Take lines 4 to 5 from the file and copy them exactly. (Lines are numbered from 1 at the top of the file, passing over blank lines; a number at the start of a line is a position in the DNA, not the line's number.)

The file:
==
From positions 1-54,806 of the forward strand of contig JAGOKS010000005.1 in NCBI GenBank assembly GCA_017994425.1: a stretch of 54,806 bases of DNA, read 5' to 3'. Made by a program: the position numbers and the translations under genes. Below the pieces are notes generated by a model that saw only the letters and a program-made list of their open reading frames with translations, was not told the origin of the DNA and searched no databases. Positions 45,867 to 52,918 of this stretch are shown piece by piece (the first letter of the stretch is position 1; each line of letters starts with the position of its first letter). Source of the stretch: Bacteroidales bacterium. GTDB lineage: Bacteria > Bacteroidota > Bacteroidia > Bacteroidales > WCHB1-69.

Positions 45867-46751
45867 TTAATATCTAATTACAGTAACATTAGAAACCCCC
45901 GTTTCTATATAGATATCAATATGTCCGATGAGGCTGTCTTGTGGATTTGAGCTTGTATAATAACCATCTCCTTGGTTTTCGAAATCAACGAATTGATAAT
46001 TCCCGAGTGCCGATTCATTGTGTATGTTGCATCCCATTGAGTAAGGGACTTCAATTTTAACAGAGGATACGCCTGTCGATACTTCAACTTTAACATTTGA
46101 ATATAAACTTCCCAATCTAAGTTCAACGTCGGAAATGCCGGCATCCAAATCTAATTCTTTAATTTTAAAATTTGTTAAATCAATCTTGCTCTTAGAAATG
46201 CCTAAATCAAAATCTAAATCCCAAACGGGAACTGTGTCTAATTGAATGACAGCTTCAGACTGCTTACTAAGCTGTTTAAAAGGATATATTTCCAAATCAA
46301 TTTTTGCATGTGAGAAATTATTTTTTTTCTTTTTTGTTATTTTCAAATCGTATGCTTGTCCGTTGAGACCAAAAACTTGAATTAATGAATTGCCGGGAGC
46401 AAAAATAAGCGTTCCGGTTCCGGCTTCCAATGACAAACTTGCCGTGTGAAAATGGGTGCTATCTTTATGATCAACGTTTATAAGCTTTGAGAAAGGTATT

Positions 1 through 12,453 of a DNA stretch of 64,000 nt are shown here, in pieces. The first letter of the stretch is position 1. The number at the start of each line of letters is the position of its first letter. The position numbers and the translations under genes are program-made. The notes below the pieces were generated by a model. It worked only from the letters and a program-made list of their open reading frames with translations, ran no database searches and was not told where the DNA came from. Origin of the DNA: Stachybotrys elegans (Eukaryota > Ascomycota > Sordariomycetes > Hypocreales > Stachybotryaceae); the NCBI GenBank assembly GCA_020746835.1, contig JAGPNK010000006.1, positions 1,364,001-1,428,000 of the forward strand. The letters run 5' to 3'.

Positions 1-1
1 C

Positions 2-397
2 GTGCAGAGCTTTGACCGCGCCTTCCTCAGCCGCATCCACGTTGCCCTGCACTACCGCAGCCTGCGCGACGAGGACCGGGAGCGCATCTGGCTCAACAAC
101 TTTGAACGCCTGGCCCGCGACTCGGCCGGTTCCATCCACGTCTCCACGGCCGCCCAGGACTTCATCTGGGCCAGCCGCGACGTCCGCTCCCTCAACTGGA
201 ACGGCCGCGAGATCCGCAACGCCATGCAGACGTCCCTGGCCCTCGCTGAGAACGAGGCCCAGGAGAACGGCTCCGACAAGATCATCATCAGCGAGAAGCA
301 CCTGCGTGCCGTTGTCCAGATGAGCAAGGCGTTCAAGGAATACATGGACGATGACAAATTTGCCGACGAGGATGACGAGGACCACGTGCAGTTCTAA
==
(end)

45901 GTTTCTATATAGATATCAATATGTCCGATGAGGCTGTCTTGTGGATTTGAGCTTGTATAATAACCATCTCCTTGGTTTTCGAAATCAACGAATTGATAAT
46001 TCCCGAGTGCCGATTCATTGTGTATGTTGCATCCCATTGAGTAAGGGACTTCAATTTTAACAGAGGATACGCCTGTCGATACTTCAACTTTAACATTTGA